How have you coped with the long hours that go hand in hand with entrepreneurship and being a single mother?
My son Salif undoubtedly comes first. Everything else is second. I am very visual, so I must have a daily typed checklist on which I prioritize everything. I also have a great team of family and friends who help with Salif, combined with a solid staff that is dependable, organized and keeps me on track.
What advice would you give to other aspiring business owners, especially those in the culinary industry?
Make sure you are passionate about this business. It is VERY hard and grueling work. Know the stakes and realize that owning your business and working for someone else are totally different experiences. Train with someone who has several restaurants, as well as with someone who is starting out to help avoid unnecessary pitfalls. Ask LOTS of questions, because the only silly question is the one not asked!
Take us through your average work day. What does a day in the life of Melba Wilson look like?
Wake up at 4:30am, pray, reflect on my day/life, meditate, set my daily goals, check emails, read the news online, call Melba’s 125 to check in, make a hot breakfast for Salif and prepare him for school, attempt to get on a treadmill (sometimes I make it, sometimes I don’t), and then my day really starts. 8:45 a.m. Check food at Melba’s 125, go to the office, respond to inquiries, check more emails, work on book, check invoices, sign checks, attend meetings (lawyers, accountants, potential ventures, clients, etc.), catering, work on the new place, meet Salif at 114, taste items on the menu for consistency, have fun at 114, attend evening meetings, have dinner, check in with Salif. Go home, walk the dog, shower, flip the channels to see what’s happening in the world. Lights out.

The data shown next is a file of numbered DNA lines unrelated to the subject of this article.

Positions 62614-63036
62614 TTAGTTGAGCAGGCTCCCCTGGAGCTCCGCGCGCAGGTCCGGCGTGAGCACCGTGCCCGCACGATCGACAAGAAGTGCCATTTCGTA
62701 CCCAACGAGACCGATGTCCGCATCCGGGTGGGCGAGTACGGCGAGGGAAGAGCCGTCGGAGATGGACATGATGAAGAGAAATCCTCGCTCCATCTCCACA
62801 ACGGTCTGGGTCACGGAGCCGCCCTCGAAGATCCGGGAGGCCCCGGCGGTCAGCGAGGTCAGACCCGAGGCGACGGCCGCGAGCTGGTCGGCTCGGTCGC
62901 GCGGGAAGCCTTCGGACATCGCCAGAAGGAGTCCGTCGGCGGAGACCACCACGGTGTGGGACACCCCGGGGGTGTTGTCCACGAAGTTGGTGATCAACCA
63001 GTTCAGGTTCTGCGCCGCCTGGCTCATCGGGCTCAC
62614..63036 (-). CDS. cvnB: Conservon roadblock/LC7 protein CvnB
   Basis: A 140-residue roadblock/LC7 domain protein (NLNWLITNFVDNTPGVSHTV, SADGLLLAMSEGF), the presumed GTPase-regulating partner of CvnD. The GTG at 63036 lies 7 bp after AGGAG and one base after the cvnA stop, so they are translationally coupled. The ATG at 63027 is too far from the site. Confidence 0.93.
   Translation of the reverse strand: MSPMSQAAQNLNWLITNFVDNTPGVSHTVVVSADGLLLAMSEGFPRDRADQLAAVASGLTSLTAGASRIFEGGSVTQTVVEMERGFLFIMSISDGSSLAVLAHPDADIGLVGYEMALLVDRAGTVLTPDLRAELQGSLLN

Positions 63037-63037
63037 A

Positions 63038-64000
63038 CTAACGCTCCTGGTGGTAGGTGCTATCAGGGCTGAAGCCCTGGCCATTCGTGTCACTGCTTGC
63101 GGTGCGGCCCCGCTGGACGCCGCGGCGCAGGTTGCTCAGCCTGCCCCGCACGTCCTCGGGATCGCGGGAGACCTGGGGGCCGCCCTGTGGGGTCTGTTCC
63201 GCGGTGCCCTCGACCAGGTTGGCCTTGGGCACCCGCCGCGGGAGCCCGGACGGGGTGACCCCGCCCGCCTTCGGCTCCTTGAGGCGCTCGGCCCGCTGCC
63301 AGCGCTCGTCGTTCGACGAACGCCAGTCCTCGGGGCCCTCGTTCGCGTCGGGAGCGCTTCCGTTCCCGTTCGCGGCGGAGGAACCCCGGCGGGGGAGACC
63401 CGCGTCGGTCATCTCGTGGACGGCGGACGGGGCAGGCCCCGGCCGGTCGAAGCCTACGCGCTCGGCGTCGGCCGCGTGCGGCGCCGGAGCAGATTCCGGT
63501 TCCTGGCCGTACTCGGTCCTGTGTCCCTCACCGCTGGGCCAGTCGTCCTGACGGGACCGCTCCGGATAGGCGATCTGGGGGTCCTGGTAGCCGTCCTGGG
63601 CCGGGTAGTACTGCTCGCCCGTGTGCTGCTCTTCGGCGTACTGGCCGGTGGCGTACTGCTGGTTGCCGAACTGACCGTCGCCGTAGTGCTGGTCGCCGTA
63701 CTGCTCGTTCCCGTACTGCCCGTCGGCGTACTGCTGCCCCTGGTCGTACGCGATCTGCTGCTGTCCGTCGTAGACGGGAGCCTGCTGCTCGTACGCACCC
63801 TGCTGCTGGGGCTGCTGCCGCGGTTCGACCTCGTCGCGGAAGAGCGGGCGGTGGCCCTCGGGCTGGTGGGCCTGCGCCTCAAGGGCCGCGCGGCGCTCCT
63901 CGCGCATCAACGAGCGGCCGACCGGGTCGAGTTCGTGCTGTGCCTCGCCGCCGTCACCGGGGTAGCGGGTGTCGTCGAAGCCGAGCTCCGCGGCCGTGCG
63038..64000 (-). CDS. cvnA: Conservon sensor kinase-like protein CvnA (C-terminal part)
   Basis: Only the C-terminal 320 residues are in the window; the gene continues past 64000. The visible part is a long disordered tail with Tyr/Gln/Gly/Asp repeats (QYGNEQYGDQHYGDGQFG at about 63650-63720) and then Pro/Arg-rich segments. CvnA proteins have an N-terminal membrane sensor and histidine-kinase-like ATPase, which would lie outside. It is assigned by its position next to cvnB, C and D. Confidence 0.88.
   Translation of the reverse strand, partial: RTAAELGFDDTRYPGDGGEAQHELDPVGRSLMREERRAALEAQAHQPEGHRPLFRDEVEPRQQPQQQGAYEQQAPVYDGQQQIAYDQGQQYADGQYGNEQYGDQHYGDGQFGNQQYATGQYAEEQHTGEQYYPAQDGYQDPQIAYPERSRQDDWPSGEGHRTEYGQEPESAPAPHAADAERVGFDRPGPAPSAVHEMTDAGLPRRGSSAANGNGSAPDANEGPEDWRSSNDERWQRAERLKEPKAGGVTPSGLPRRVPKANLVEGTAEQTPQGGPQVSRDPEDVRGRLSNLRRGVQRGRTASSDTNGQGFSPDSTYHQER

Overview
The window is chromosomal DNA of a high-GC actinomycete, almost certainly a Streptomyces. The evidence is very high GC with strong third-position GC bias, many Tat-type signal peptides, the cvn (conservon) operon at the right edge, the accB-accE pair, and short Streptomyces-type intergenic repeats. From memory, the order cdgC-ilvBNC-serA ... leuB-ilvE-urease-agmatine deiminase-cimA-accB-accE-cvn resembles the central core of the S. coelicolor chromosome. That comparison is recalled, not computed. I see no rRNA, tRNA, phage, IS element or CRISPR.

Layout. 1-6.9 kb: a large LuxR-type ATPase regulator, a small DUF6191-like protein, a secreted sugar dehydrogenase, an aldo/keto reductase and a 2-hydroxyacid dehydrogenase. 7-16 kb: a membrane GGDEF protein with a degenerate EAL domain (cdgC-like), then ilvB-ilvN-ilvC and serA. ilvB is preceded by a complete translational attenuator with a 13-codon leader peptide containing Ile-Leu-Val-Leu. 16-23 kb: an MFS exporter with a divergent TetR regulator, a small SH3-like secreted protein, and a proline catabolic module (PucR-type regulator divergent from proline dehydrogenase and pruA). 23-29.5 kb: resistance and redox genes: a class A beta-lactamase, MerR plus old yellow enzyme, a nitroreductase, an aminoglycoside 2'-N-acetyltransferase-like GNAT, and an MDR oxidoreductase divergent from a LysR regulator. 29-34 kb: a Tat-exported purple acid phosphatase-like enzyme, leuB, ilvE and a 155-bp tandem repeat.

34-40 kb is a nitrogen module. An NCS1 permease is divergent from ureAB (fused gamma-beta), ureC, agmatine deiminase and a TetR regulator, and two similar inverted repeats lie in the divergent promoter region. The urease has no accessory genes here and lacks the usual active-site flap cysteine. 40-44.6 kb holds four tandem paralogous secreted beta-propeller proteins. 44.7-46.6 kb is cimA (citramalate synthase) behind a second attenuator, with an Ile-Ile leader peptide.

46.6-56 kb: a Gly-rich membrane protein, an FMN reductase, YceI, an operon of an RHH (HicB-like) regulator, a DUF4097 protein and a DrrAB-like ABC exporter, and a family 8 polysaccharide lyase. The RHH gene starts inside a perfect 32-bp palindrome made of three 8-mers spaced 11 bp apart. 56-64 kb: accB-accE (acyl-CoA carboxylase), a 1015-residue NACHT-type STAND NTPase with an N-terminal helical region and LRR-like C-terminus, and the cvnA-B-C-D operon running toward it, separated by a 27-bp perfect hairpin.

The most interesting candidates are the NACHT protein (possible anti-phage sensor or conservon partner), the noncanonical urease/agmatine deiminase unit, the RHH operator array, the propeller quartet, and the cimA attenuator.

You have received amazing reviews from publications including New York Magazine, Time Out Magazine, The New Yorker, and Zagat and have been featured on Throwdown! with Bobby Flay. How have these features helped grow your brand and restaurant?
All the publicity has been great and brings exposure to the Melba’s brand. I’m always humbled and grateful when we are highlighted. It obviously helps fill the seats.
In what ways would you still like to see Melba’s evolve?
I would love to see Melba’s expand our healthy food selections and produce a product line to include specialty cocktails.
Best moment of your career so far?
The best moment of my career so far has been being featured on Food Network’s Throwdown! with Bobby Flay, and the second best moment was beating Iron Chef Bobby Flay! BREAKER, BREAKER 1-9!!! You see it on TV, but I never expected it to happen in real life to a brown-skinned, big-eyed girl from Harlem… ME!
What is the most rewarding part of owning such an esteemed restaurant?
Seeing the customers walk out with smiling faces, going above and beyond customer expectations, and reading the nice handwritten cards and letters we receive.
What is one piece of advice you would offer your 23-year-old self?
I would tell my 23-year-old self to travel through this journey of life tasting every experience like it’s your last. Enjoy everyone, every place and every thing. Remember, there’s a lesson in every BITE!